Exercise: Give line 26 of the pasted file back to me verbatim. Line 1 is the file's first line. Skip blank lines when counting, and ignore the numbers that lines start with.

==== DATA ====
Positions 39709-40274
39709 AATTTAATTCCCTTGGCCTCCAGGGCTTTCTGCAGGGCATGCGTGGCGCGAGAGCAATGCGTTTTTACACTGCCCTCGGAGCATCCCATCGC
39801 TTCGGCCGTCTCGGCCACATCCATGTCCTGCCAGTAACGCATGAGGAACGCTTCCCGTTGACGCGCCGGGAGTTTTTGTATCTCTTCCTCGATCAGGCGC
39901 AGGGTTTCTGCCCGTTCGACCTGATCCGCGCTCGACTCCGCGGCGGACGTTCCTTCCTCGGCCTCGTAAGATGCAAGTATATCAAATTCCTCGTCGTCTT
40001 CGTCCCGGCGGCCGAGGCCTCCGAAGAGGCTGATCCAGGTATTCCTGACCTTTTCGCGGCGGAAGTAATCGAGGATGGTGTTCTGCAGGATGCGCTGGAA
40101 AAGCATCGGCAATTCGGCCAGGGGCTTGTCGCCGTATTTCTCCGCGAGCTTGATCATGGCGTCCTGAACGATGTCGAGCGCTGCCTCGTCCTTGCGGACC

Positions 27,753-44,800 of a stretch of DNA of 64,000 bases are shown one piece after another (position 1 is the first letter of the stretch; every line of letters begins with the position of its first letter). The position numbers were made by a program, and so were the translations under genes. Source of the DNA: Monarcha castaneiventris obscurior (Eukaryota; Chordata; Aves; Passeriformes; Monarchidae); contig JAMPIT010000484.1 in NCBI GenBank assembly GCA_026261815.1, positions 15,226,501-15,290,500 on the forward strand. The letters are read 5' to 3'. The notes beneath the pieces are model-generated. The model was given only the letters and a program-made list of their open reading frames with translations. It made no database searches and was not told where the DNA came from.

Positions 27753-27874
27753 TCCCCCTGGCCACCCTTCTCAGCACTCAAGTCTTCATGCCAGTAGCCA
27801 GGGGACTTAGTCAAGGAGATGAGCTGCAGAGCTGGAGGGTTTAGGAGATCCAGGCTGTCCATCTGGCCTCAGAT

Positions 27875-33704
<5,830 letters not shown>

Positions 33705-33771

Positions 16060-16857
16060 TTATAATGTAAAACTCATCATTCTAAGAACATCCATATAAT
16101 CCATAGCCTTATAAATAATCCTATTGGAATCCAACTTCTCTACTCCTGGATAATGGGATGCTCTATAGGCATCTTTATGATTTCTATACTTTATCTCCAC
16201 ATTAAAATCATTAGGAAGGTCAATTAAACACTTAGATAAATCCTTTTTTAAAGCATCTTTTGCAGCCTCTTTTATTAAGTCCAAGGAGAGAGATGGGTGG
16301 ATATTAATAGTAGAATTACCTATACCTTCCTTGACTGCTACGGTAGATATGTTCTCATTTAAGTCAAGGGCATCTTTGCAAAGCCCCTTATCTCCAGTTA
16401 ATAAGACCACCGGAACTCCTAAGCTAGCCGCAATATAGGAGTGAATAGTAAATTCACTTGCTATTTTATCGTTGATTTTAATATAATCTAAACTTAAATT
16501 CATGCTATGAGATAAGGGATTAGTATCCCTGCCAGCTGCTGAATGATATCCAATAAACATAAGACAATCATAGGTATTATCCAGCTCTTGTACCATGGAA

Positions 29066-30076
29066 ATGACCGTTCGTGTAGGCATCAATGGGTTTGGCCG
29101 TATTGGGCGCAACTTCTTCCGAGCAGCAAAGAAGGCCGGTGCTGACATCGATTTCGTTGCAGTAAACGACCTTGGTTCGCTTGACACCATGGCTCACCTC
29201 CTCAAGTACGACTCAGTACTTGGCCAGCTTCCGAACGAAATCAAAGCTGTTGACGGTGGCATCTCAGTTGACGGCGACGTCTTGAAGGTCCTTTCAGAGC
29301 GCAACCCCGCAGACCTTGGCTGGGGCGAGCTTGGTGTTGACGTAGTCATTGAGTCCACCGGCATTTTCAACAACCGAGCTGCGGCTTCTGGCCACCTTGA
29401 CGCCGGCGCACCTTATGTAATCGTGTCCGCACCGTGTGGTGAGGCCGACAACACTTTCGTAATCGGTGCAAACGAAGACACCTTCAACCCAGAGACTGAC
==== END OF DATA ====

29401 CGCCGGCGCACCTTATGTAATCGTGTCCGCACCGTGTGGTGAGGCCGACAACACTTTCGTAATCGGTGCAAACGAAGACACCTTCAACCCAGAGACTGAC